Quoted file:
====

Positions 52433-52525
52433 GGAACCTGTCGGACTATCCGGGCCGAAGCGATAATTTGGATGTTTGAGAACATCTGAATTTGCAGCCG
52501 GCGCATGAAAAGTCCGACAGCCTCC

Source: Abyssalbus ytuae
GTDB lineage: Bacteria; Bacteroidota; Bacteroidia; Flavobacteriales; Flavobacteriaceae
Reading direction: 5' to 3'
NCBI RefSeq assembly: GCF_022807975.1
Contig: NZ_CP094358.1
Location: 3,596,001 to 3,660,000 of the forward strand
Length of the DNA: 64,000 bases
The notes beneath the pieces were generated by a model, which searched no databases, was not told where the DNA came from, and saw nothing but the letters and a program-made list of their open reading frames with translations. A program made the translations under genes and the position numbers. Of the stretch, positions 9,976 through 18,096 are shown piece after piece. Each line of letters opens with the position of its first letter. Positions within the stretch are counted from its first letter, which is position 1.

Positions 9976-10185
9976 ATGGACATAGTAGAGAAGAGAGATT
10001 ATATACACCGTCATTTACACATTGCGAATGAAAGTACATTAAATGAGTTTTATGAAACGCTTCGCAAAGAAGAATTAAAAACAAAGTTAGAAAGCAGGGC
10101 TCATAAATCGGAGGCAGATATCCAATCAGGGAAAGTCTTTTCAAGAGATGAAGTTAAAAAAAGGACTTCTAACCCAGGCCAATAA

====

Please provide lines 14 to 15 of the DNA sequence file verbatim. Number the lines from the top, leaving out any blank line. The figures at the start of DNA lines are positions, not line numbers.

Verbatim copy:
10001 ATATACACCGTCATTTACACATTGCGAATGAAAGTACATTAAATGAGTTTTATGAAACGCTTCGCAAAGAAGAATTAAAAACAAAGTTAGAAAGCAGGGC
10101 TCATAAATCGGAGGCAGATATCCAATCAGGGAAAGTCTTTTCAAGAGATGAAGTTAAAAAAAGGACTTCTAACCCAGGCCAATAA